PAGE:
In the darkness of the shelter, light levels were kept low, with a couple of Citronella candles in small metal pails providing adequate low light along with insect deterrence. The only light among us was the glow from the radios, the light from the candles, the starry night above, and a very bright moon. Breezes remained gentle and cool. Conversation and operations extended into the wee morning hours. When 03:00 came, we finally ran out of steam and turned off the radios. As we switched them off, the bands were still very busy.
Donald, an experienced camper, had slung a simple hammock between two of the shelter posts, and was all set for sleep. Stan had set up his “Taco Tent”, sans rain fly. It is a USGI Army surplus Universal Improved Combat Shelter. The shelter is lightweight, allows access from either side, does not require the use of stakes (unless you need them to combat high winds), and fits into a nylon bag smaller than an oatmeal can. Scott elected to sleep in his car; He may or may not have been running the air conditioning.
A clear morning and busy bands
Sunday morning dawned bright, blue, and busy. The bands really cleared up overnight, and making contacts became like shooting fish in a barrel. Many of our contacts were made in those busy morning hours.
Just as the action was really hopping, Stan had to pack up a few hours early to take his youngest daughter to a week-long camp deep in far southern Indiana. The signs were pulled down at about 13:30 as he left camp. Donald and Scott stayed and operated for the duration.
Field Day operations formally concluded at 14:00. Antennas were taken down, ground rods were pulled, and equipment was packed and loaded. Stan came back later that evening to finish tidying up and to check out of the shelter. And with that, Field Day 2018 was in the books.
- We were 3A with 23 participants (15 licensed operators, and 8 visitors).
- We had 9 cw and 74 phone contacts, for a total of 83 contacts.
- We worked 30 states.
- QSO breakdown by operator:
- 39, Scott Hibbs KD4SIR
- 27, Donald Perry AC9RU
- 9, Joe LaFaucie KA9OPL
- 4, Mike Nelson KD9KRF
- 4, Stan Maddox WE3ACR
For the record, the weather was as follows:
- Saturday, June 23, 2018:
- High Temperature: 77 °F
- Low Temperature: 65 °F
- Dew Point: 26 °F avg.
- Humidity: 48% avg.
- Precipitation: 0.01 in.; partly cloudy, with one brief mild rain squall in the late afternoon.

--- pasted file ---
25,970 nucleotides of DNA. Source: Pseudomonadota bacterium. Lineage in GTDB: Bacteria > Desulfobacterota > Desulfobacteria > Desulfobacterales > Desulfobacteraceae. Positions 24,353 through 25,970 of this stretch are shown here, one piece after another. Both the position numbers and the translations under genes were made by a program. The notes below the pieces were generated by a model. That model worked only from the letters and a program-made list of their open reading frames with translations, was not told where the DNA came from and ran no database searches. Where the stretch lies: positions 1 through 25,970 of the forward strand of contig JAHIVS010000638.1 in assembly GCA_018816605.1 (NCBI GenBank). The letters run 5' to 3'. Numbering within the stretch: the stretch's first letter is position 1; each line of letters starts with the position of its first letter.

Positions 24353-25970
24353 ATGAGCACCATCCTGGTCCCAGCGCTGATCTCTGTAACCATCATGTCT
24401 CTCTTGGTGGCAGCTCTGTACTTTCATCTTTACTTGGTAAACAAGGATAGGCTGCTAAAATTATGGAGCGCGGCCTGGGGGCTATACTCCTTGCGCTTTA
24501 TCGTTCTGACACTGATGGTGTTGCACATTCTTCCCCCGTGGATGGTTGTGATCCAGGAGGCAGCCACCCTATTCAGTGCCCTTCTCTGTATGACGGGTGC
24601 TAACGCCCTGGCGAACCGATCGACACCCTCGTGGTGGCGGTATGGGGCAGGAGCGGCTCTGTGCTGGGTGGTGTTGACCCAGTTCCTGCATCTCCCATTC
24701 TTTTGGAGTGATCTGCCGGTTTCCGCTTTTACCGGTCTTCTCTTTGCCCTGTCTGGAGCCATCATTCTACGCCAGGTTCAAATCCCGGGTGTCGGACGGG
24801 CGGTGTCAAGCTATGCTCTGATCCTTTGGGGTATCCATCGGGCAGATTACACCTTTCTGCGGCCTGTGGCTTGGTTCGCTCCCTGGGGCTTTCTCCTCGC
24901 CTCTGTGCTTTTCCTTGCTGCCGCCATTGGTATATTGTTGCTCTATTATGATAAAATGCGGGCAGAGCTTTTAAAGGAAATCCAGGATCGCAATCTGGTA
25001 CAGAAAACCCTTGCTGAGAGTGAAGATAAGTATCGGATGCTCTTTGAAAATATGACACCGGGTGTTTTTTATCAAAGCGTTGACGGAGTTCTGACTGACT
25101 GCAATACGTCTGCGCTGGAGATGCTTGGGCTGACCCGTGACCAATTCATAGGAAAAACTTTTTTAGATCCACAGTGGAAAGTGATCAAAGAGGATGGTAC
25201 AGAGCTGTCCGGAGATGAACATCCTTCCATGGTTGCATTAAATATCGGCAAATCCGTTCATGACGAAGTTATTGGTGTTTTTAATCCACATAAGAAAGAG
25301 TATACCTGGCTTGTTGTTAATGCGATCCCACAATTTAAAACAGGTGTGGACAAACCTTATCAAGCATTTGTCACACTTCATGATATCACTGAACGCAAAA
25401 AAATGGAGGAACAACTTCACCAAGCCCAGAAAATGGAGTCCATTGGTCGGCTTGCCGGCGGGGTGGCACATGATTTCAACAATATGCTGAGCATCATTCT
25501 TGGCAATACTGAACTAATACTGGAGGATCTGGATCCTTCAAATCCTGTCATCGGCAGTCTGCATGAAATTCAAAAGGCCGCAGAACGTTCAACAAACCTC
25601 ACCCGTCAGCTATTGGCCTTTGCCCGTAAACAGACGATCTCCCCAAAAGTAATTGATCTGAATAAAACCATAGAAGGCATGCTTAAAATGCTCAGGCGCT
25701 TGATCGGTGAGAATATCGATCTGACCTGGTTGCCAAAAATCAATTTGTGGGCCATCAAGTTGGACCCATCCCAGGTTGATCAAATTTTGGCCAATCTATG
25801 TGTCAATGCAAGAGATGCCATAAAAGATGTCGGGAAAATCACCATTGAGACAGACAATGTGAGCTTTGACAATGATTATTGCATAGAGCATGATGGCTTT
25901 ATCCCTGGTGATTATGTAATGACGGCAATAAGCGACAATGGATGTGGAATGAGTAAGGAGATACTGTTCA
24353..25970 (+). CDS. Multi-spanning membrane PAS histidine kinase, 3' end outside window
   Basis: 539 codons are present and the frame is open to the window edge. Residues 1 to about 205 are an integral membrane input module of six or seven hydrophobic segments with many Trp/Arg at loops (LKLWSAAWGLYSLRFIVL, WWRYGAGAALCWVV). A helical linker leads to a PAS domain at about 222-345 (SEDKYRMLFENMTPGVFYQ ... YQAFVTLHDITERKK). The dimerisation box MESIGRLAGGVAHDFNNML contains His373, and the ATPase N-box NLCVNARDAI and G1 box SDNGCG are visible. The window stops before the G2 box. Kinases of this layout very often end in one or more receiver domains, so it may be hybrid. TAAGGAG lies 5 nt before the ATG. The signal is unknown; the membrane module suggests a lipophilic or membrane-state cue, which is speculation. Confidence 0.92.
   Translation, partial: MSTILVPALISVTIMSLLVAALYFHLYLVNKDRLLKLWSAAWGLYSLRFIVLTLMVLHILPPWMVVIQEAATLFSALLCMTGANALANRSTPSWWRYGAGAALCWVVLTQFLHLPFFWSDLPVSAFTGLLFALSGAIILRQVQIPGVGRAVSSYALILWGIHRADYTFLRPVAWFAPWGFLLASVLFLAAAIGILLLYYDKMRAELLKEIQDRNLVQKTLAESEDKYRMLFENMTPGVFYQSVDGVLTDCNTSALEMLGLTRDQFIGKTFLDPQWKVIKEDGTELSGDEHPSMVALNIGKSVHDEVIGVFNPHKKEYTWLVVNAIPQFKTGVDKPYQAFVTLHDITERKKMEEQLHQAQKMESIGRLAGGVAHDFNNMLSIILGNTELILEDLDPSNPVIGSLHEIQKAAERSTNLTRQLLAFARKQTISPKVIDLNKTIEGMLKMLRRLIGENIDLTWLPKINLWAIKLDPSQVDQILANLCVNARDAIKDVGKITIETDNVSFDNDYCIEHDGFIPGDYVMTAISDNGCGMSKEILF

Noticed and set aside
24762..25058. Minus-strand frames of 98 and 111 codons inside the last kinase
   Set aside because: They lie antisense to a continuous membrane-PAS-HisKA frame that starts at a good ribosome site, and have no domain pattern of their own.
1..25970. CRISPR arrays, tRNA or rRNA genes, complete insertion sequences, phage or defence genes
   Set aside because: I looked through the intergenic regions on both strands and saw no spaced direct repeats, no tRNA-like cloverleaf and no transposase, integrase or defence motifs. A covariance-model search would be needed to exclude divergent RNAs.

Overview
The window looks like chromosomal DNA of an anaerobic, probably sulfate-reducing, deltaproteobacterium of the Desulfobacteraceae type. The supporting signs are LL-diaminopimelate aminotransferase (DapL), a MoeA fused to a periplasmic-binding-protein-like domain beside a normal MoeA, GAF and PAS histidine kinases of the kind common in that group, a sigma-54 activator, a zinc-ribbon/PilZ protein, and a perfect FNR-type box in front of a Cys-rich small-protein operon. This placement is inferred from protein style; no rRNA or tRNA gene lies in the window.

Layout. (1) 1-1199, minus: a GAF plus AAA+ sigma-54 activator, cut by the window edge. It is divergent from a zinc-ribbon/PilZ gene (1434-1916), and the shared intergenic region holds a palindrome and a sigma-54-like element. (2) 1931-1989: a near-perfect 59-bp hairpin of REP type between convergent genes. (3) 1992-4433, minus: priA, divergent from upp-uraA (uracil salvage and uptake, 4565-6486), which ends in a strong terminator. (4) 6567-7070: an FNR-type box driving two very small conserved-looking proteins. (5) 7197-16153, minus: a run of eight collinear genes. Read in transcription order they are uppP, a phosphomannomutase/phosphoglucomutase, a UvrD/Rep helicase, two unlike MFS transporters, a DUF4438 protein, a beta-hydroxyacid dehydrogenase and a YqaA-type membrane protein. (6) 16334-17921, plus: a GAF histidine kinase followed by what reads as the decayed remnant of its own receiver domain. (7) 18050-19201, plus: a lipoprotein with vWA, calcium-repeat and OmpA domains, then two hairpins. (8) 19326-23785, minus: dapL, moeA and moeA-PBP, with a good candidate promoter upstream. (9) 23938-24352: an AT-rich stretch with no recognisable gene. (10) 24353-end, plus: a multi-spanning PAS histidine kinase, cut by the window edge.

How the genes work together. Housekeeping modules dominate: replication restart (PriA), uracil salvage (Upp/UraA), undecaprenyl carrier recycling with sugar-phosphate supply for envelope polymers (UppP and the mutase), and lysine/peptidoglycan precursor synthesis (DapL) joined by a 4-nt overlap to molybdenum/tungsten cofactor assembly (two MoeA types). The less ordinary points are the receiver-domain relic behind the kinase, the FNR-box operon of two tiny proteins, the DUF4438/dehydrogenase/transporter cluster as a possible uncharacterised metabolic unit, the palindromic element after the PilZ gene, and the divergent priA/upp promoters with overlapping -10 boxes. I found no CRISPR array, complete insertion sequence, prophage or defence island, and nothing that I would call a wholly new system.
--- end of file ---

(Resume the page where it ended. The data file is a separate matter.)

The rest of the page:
- Wind Speed: 0 mph avg.
- Wind Direction: South
- Visibility: 10 miles
- Sunday, June 24, 2018:
- High Temperature: 86 °F
- Low Temperature: 63 °F
- Dew Point: 37 °F avg.
- Humidity: 51% avg.
- Precipitation: 0 in; partly cloudy.
- Wind Speed: 0 mph avg.
- Wind Direction: South
- Visibility: 9 miles
The feedback from participants has been overwhelmingly (and generously) positive. The location served us well, bolstered by cooperative weather. While there has been talk of trying to place more of an emphasis next year on making a higher number of contacts, there has also been a lot of discussion about how much fun members had with the socializing. We seem to have struck a good balance between operations and camaraderie, at least for our first year at a new location.
We have only begun to start gathering take-away’s and lessons learned. As of this writing we have not yet had the first monthly meeting after Field Day, so a proper after-action review still needs to take place. It would be premature at this time to formally list action items, but a couple of informal conversations and ideas have come up:
- Our RF grounding was functional, but a bit low-rent, so to speak. Okay, it was butt-ugly. Cutting radials from a spool of wire is time-consuming, and the wire tends to retain a spring shape as the result of having just been unwound from the spool. There has been talk about trying to come up with an RF grounding “kit” consisting of pre-cut radials fitted with green PowerPole connectors. The radials would snap into a central hub which in turn is connected to the grounding rod. RF grounding rods would be pre-cut for the appropriate length. Operators setting up stations would have to fit their equipment ahead of time with a short pigtail ground adorned with a PowerPole connector, that would remain attached to their equipment. The idea is that there would be no need to cut anything on-site; everything would be pre-cut, and just snap together.
- Lighting could be improved, but we don’t want to wreck night vision or attract bugs. The idea was voiced to use solar rechargeable yellow LED rope lights. They are inexpensive, and could be strung into rafters or laced through tree branches, and fit easily into our cases.
We will post more about take-away’s and lessons learned, in the future.
We would like to thank Camp Moneto Senior Manager of Operations Shane Hartman and his wife Shannon, for welcoming us so warmly and making their facilities available. It is a special place, thanks for sharing it with the amateur radio community.
We would like to thank Branden Labiak KD9KAX and his store Stockpiled, for their generous donation of food for the operators. Stockpiled is a ham-friendly place, so go find them on Facebook, and also check them out in person.
Personally, I would like to thank Donald Perry AC9RU, Carson Perry KD9KRD, Scott Hibbs KD4SIR, and Mike Tanksley KD9EAU, for all of their hard work setting up, stringing antennas, and tearing down. Donald and Scott were the technical brains of this event, and they did an excellent job with the work that really mattered, while putting up with basic questions from this Field Day rookie. They were all a pleasure to work with. Without them, this would have been nothing more than a glorified camping trip.
Most of all, we would like to thank each and every licensed operator and visitor who came out and took part. We hope you enjoyed yourselves, and perhaps, learned a thing or two. I know I did.
See you next year. 73by